Fewer Fish In The Sea

Scientists reported a 90 percent decline in large predatory fish in the world's oceans since a half century ago, a dire assessment that drew immediate skepticism from commercial fishermen.

Analyzing nearly 50 years of data, two marine scientists at Dalhousie University in Canada say in Thursday's issue of Nature that commercial fishing killed off all but 10 percent of populations of large prized tuna, swordfish, marlin and other fish species.

Average weights of those remaining also have declined sharply, they say.

"Although it is now widely accepted that single populations can be fished to low levels, this is the first analysis to show general, pronounced declines of entire communities across widely varying ecosystems," scientists Ransom A. Myers and Boris Worm report in Thursday's issue of Nature magazine.

Nelson Beideman, who directs the Blue Water Fishermen's Association in Barnegat Light, N.J., said the report seemed aimed at developing "Chicken Little-type scenarios" to please the Pew Charitable Trusts, which helped finance the study. Pew backs a number of environmental groups.

"Fishermen are not seeing the whole ocean down at 10 percent," said Beideman, whose trade group represents Atlantic longline fishermen.

Myers, a marine biology professor, and Worm, a research fellow, also found giant commercial fishing operations generally take less than 15 years to kill off 80 percent of a new fishing ground's abundance. But they said marine life can recover if smaller, fast-growing species are given a chance to fill in for the large, overfished predators.

"These fish are at a small fraction -- just a shadow of their original abundances,'' Myers told CBS News Correspondent John Blackstone.

Myers began work on the report a decade ago, collecting data only for commercial fish that could be canned. He covered Japanese longline fishing between 1952 and 1999. Longlines, the most widespread fishing gear used on open oceans, catch tuna, marlin and swordfish by floating for miles with baited hooks dangling vertically below.

No marine fish stocks were known to be overfished when large-scale fishing fleets began spreading globally just after World War II and the Japanese were catching 10 fish per 100 hooks.

Now, they are lucky to catch one per 100, Myers said. The report uses other research to verify the results and expand them to other species.

The trends outlined in the report echo a 1994 estimate by the U.N. Food and Agriculture Organization that almost 70 percent of marine fish stocks were overfished or fully exploited. A U.N.-sponsored world summit in South Africa called for restoration of global fisheries by 2015.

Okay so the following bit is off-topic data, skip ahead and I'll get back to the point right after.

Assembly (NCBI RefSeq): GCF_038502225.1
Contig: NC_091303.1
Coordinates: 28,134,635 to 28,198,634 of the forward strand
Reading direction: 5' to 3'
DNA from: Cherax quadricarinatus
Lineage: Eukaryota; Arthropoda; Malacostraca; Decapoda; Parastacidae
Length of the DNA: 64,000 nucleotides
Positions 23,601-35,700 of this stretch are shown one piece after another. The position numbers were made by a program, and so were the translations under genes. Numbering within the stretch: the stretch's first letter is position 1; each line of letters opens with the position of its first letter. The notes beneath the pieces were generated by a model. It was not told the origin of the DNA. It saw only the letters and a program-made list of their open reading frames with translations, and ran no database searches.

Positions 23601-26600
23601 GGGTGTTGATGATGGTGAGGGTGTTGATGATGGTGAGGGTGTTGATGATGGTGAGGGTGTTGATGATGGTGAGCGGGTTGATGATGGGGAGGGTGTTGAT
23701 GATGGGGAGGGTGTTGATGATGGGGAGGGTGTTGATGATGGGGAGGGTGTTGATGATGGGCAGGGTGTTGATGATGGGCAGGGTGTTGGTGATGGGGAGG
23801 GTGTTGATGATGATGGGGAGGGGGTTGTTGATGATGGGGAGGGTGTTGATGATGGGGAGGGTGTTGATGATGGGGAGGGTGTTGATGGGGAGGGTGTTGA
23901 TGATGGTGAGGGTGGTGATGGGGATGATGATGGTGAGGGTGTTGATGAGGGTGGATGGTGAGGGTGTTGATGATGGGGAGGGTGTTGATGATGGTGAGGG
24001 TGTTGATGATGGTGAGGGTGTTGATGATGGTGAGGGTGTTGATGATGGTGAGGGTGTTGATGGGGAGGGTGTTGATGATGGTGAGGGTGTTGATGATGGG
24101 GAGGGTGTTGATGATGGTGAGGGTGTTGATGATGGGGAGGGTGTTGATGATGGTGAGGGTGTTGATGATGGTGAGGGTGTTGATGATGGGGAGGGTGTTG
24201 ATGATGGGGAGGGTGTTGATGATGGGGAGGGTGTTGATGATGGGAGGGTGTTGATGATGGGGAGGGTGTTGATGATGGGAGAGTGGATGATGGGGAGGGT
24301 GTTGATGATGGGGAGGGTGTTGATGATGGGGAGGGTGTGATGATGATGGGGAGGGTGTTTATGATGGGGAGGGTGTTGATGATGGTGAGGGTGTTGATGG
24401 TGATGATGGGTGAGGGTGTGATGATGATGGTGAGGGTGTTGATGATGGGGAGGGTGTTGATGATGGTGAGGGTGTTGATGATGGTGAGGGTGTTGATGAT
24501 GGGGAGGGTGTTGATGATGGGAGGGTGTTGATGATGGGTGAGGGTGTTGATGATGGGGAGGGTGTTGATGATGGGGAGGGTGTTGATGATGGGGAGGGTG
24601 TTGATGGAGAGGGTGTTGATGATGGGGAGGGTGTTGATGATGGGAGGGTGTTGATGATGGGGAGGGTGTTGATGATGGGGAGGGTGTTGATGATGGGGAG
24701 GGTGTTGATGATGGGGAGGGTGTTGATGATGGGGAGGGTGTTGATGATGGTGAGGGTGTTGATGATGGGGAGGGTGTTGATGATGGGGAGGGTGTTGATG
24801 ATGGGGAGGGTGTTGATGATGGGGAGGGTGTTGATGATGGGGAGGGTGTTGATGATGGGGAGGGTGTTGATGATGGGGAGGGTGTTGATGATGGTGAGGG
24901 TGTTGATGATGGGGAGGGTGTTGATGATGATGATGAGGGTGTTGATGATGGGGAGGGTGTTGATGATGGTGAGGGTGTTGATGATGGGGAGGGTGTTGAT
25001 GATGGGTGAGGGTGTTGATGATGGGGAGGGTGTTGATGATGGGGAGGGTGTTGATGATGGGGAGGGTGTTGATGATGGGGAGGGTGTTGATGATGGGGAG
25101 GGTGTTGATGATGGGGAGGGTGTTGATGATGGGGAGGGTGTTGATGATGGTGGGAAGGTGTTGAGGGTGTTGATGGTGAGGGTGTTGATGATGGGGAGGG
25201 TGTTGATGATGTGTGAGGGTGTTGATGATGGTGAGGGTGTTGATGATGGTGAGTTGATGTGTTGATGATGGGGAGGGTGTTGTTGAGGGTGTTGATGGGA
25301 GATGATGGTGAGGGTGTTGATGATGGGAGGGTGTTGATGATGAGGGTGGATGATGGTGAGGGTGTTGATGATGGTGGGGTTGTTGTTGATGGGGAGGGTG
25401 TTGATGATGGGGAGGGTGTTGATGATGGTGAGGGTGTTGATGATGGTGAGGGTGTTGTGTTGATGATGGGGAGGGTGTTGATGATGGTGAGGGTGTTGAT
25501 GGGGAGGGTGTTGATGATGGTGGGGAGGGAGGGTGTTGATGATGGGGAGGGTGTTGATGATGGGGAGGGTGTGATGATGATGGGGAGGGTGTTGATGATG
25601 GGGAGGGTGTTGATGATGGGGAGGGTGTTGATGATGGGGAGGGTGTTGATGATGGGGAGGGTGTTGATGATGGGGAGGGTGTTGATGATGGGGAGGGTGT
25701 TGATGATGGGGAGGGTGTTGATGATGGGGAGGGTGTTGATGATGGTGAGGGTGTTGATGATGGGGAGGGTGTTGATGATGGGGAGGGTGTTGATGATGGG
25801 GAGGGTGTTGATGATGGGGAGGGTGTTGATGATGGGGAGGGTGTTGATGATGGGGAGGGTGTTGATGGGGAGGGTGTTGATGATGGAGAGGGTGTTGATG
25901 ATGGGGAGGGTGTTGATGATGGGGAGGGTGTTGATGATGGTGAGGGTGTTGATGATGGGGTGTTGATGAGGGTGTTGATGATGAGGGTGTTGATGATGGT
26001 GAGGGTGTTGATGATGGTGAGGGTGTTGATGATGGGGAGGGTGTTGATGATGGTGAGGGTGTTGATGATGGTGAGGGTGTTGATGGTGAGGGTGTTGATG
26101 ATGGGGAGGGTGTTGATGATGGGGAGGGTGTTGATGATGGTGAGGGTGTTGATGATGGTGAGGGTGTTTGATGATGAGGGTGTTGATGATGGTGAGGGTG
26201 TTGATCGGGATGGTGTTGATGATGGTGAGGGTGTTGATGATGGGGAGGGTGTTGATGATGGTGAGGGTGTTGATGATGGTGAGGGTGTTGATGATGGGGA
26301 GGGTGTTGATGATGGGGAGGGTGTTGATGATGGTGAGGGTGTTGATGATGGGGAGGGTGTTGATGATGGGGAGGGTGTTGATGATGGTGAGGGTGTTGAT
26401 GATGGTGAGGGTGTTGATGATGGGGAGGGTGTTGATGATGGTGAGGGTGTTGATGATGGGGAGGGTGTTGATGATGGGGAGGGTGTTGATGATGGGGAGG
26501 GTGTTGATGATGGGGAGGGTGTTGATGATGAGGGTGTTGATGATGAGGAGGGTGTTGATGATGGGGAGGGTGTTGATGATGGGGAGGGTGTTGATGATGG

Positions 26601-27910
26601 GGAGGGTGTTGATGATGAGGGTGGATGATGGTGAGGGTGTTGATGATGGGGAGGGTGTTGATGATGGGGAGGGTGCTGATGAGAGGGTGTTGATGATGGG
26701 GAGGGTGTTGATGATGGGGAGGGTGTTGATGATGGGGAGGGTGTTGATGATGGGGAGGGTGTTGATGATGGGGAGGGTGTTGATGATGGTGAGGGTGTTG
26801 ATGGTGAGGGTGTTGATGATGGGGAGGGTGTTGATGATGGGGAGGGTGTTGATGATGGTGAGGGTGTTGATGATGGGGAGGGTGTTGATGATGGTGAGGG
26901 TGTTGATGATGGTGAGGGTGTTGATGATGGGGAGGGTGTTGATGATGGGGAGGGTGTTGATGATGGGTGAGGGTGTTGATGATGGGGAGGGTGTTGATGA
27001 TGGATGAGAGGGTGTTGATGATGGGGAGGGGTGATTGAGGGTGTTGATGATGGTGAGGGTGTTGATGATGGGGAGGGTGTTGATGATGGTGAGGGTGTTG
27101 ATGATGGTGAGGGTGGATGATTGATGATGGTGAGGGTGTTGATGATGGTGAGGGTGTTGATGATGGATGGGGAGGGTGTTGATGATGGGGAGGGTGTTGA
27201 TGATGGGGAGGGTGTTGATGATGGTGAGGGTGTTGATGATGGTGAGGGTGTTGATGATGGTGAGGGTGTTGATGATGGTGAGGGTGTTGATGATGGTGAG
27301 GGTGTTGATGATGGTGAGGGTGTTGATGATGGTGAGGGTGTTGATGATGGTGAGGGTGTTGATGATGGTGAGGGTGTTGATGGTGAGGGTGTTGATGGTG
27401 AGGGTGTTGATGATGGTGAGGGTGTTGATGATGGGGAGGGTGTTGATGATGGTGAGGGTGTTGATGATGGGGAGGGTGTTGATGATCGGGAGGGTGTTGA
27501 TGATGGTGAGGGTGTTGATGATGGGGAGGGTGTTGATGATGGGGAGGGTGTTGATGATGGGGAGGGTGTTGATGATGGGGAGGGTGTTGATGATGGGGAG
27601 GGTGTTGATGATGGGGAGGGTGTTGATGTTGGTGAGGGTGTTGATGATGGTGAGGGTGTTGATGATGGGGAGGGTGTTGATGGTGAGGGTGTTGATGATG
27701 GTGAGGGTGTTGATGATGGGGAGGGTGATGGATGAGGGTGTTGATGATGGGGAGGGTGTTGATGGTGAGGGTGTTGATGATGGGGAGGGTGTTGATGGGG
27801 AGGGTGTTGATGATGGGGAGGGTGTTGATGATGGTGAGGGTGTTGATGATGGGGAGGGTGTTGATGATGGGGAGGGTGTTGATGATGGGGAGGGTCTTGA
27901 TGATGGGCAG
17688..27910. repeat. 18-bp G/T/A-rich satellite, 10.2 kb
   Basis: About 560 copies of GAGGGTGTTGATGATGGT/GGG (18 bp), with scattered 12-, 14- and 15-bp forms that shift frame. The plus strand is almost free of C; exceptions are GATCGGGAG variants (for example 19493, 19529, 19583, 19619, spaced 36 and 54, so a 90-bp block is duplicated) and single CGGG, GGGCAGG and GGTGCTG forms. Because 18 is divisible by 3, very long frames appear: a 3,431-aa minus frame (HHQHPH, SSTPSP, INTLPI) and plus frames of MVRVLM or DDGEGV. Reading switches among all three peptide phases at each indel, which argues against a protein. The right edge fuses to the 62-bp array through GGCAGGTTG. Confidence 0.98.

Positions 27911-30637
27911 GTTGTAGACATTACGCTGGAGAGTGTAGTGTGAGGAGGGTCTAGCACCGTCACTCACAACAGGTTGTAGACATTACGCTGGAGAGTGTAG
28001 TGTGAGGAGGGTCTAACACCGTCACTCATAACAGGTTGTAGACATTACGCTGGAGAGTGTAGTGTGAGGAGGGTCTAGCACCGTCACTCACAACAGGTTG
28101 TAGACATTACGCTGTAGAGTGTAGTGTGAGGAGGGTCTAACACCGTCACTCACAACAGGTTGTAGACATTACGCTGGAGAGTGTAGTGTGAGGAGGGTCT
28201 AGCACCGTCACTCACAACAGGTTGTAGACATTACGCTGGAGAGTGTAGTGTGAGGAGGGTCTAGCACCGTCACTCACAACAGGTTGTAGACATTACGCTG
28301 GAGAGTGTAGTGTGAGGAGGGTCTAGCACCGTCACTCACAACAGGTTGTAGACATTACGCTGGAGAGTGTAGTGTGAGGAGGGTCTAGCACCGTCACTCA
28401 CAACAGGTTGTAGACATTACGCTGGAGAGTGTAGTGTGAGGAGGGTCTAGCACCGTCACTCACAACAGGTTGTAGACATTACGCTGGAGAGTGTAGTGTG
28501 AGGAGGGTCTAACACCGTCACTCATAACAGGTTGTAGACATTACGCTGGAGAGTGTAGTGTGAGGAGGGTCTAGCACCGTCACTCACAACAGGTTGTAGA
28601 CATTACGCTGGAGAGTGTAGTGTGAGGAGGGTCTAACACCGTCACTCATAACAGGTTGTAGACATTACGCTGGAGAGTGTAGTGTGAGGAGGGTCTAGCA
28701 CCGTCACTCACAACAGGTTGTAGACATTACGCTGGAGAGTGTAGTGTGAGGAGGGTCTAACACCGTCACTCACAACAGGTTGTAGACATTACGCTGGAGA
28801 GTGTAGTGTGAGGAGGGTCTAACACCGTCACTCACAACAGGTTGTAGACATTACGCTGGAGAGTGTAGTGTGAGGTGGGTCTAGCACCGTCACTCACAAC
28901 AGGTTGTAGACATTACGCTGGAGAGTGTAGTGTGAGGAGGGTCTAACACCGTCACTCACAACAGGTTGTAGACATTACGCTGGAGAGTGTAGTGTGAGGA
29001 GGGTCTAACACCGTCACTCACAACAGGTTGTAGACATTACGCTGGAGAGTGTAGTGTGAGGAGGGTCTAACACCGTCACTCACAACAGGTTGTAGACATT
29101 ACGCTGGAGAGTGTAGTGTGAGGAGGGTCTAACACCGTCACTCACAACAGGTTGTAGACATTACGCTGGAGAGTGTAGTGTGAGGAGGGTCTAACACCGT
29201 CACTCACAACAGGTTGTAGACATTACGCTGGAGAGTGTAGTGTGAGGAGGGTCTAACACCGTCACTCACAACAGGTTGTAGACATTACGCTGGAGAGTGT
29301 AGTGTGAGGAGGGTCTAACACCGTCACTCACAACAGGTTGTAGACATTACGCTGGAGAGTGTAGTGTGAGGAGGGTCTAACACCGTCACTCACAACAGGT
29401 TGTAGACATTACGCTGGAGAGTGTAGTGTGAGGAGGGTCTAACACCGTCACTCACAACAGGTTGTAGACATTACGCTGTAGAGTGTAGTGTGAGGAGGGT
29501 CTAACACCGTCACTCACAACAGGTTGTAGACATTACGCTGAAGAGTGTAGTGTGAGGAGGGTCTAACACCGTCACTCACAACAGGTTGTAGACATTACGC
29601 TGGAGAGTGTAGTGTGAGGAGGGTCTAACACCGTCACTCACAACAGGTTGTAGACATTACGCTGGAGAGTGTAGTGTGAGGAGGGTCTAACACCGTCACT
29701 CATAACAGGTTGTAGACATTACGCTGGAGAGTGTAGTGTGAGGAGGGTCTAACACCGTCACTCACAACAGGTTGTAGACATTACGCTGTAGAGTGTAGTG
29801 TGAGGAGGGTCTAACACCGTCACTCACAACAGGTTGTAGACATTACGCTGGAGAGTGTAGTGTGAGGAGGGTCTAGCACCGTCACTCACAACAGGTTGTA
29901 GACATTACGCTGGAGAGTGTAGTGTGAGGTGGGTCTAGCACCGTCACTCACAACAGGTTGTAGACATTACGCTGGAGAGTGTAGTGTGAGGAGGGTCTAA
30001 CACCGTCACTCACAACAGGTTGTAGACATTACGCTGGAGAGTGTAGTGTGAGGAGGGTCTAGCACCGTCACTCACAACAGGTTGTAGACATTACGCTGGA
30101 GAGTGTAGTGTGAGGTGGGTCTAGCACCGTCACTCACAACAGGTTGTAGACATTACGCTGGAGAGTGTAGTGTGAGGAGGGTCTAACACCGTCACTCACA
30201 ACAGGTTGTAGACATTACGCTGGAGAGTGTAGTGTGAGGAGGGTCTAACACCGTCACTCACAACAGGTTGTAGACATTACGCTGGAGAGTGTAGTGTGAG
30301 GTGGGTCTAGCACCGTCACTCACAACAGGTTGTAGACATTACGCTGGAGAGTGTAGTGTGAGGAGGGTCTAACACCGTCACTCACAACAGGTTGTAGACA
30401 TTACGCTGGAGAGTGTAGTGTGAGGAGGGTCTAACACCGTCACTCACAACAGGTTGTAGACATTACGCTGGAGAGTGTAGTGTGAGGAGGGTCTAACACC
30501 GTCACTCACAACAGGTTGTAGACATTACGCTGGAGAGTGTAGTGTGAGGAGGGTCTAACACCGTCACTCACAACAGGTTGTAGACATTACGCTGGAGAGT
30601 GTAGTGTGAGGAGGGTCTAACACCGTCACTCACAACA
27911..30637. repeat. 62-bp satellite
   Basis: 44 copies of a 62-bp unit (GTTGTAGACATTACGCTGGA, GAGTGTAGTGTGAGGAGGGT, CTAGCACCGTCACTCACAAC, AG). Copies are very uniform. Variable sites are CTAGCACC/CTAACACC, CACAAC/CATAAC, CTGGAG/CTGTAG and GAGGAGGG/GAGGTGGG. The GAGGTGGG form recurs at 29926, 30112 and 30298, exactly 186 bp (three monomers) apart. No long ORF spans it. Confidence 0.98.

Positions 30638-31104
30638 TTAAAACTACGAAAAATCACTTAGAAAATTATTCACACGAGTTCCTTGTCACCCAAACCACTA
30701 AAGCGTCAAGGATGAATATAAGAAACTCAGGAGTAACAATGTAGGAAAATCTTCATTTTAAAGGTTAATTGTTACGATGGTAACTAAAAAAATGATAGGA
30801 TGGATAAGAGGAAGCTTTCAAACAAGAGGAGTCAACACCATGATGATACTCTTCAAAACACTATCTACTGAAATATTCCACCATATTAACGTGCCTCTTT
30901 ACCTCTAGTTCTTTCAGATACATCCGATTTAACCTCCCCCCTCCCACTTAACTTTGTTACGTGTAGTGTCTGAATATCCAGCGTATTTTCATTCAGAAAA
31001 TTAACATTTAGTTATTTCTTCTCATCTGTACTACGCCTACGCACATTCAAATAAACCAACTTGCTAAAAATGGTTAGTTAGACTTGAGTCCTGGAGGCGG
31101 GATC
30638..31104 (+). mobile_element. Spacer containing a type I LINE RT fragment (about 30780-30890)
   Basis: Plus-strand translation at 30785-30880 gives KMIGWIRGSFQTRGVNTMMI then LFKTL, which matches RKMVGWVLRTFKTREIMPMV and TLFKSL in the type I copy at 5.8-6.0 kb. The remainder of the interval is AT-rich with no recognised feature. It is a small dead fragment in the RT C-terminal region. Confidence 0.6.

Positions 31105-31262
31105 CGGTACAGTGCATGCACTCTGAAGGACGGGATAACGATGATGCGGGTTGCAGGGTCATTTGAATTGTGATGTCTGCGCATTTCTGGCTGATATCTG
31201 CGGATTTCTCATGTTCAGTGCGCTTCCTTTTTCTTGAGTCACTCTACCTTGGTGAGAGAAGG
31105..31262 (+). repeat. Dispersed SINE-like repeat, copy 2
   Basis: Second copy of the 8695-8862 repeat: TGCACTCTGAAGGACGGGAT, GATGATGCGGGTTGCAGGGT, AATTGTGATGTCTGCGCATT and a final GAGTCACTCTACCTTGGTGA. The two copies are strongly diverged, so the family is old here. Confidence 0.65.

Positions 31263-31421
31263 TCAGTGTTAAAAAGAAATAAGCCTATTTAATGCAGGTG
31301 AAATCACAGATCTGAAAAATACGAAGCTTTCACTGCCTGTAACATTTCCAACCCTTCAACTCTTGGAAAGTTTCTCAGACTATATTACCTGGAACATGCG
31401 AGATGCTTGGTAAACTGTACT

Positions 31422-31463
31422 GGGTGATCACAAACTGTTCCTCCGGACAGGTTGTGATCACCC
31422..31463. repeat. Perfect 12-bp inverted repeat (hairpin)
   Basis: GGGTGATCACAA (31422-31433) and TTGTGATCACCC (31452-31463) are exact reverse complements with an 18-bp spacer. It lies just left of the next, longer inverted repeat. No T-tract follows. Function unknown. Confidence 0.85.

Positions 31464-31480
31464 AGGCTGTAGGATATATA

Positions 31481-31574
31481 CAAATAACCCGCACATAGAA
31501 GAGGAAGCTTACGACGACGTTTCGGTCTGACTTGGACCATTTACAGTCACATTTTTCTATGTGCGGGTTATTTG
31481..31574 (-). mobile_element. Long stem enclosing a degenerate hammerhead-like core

Myers and Worm hope their work helps guide those efforts.

David Burney, who directs the U.S. Tuna Foundation in San Diego, said the report raises legitimate concerns about overfishing but probably overstates the problem.

"It just highlights what we've been saying for the last five years — there's way too much fishing capacity out on the open seas. It's a combination of more, bigger boats and technology advances that are allowing you to find the fish so much easier than before," he said.

Michael Sissenwine, head of fisheries science at the National Oceanic and Atmospheric Administration, agreed with the report that fishing can cause big reductions in populations quickly but cautioned against drawing larger conclusions.

"There's nothing that assures us that the data they are using is representative of all populations in the world," he said, adding that fishing typically reduces a species' population by at least 50 percent.

Barbara Block, a Stanford University marine biologist and one of the world's leading tuna researchers, said the report's findings are solid.

"What the paper is doing is bringing to the public the reality of what's happening in our seas," she said. "We're systematically removing the large carnivores from the seas."

Block said "some of the most magnificent creatures on Earth" are being eliminated before researchers fully understand them.

"Do we want a world without white sharks and giant tunas?" she asked. "Do we want a world without mako sharks? Industrial large-scale fishing is making that choice for all of humankind."

Daniel Pauly, a leading fisheries expert based in Canada, also praised the report for its unusually comprehensive data illustrating the shortcomings of fisheries management.

"We always regulate the closing of barns after the horses have already left," he said. "What it means is that the high seas fisheries that are opened up in the deep seas, they are a completely law-free environment like the Old West."

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